What does your city owe you? We talk about the importance of good governance when it comes to tip-top infrastructure, well-maintained parks and public spaces. High-quality services too, such as good schools and efficient police forces – all of them are important. But cities are made up of people, not bureaucrats.
Just as we reflect on the concept of civic responsibility when it comes to citizens of a nation, we should also be aware of what it means to be a good city resident. We know what you’re thinking: isn’t it obvious? Don’t I already know how to be a good Berliner or an exemplary Vancouverite? Be tolerant, be a good neighbour and vote in local elections – easy. But not everyone practises what they preach. Local elections, for example, have notoriously low turnouts. In the US a dismal 27 per cent of eligible voters actually cast ballots in municipal elections. In the UK the highest voter turnout in local elections was just 51.4 per cent, in 2018.
There also seems to be some confusion over what exactly constitutes being a good neighbour. Cities have evolved in the 21st century and so have mores, manners and modes of conduct. So we’ve come up with a handy rundown of the ways in which you can be a good, engaged urbanite – and help to create a better, friendlier, more liveable city in the process. Read on (and keep voting).
Rule: Look out for others
You’re not alone
Pay attention. It should go without saying that you shouldn’t use your phone to play music or watch TV on public transport without headphones. But how about taking a break from using your phone at all? Too often trains and trams are packed with people sitting lost in their own little world, while the elderly gent in the corner or the woman weighed down with shopping bags is forced to stand. Keep an eye on what’s going on around you.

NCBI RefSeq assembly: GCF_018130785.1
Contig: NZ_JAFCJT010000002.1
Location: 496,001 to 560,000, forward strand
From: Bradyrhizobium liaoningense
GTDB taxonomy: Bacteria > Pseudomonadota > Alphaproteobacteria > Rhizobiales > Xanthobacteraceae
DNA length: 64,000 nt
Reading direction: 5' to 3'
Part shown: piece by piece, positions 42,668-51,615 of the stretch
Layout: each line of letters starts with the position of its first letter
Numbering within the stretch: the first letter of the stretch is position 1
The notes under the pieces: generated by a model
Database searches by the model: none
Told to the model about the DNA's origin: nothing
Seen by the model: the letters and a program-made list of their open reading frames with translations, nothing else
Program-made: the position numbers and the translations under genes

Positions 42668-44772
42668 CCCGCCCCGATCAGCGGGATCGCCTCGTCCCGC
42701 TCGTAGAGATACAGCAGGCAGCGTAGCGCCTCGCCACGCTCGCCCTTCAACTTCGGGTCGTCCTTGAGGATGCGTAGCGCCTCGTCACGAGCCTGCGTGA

Rule: Stop snooping
Turn off your camera
Recording your daily life is fun but not always necessary. Know when to mind your own business: no one should have to worry that their every private conversation or encounter is being filmed or shared on social media.
Rule: Keep up to date
It’s there in black and white
Read your local paper. Better yet, subscribe. It’s far more likely than the big nationals to be covering city issues that directly affect you – and it’ll be better equipped to do so with financial support. And once you’ve finished reading, why not leave it neatly folded on the train for someone else to peruse?
Rule: Take action
Ask the neighbours
Wish your building had a rooftop garden? Create one. Gather support, petition the landlord and pool resources to build a shared space, whether it be for barbecues, garden parties or open-air film screenings.
Rule: Be engaged
You can have your say
Show up. Whether it’s running for city council or just making an appearance at meetings, getting involved and keeping informed about what’s going on in your neighbourhood is the first step in shaping your city.
Rule: Branch out
Do you own a business? Why not throw open your doors to the area and its people? Throw summer parties, offer discounts to neighbours and band together with nearby shops for seasonal markets.
Rule: Use your knowledge
Your skills are an asset
Bring your work home. If you have expertise in building or planning, put that to use on your own street or in the nearest park. Build your own public benches or design street furniture – or just spruce up what’s there.
Rule: Chill out
Not everyone is quick
Watch out. It’s great to get the heart pumping with a bracing run – less so to be bundled over by a sweaty jogger who’s forgotten that someone else might need the pavement. Be patient with children or the elderly crossing the road or walking along a little slowly – you’re not in that much of a rush. Likewise for speeding on quiet residential roads, plus cycling or scooting on the pavement.